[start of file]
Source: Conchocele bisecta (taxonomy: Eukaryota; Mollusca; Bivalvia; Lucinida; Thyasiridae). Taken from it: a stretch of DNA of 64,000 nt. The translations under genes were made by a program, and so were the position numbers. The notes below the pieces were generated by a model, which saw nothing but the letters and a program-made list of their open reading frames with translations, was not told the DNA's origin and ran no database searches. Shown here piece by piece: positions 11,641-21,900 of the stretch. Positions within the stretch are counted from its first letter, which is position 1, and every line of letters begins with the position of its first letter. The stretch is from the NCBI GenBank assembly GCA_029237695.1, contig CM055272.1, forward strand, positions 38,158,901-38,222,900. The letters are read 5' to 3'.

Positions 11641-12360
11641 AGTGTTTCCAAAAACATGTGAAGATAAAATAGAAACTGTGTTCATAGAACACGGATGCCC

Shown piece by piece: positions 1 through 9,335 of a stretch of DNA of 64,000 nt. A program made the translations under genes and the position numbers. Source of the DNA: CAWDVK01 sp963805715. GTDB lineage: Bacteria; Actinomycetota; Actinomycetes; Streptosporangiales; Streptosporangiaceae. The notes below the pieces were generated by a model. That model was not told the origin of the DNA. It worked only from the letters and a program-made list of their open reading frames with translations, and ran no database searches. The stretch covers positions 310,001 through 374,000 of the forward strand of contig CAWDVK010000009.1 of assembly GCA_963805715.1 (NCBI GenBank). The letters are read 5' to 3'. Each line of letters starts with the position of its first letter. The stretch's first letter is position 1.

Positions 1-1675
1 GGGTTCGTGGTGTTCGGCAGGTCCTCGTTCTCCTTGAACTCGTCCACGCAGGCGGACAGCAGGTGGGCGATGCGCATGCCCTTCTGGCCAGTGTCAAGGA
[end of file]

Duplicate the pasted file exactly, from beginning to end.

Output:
Source: Conchocele bisecta (taxonomy: Eukaryota; Mollusca; Bivalvia; Lucinida; Thyasiridae). Taken from it: a stretch of DNA of 64,000 nt. The translations under genes were made by a program, and so were the position numbers. The notes below the pieces were generated by a model, which saw nothing but the letters and a program-made list of their open reading frames with translations, was not told the DNA's origin and ran no database searches. Shown here piece by piece: positions 11,641-21,900 of the stretch. Positions within the stretch are counted from its first letter, which is position 1, and every line of letters begins with the position of its first letter. The stretch is from the NCBI GenBank assembly GCA_029237695.1, contig CM055272.1, forward strand, positions 38,158,901-38,222,900. The letters are read 5' to 3'.

Positions 11641-12360
11641 AGTGTTTCCAAAAACATGTGAAGATAAAATAGAAACTGTGTTCATAGAACACGGATGCCC

Shown piece by piece: positions 1 through 9,335 of a stretch of DNA of 64,000 nt. A program made the translations under genes and the position numbers. Source of the DNA: CAWDVK01 sp963805715. GTDB lineage: Bacteria; Actinomycetota; Actinomycetes; Streptosporangiales; Streptosporangiaceae. The notes below the pieces were generated by a model. That model was not told the origin of the DNA. It worked only from the letters and a program-made list of their open reading frames with translations, and ran no database searches. The stretch covers positions 310,001 through 374,000 of the forward strand of contig CAWDVK010000009.1 of assembly GCA_963805715.1 (NCBI GenBank). The letters are read 5' to 3'. Each line of letters starts with the position of its first letter. The stretch's first letter is position 1.

Positions 1-1675
1 GGGTTCGTGGTGTTCGGCAGGTCCTCGTTCTCCTTGAACTCGTCCACGCAGGCGGACAGCAGGTGGGCGATGCGCATGCCCTTCTGGCCAGTGTCAAGGA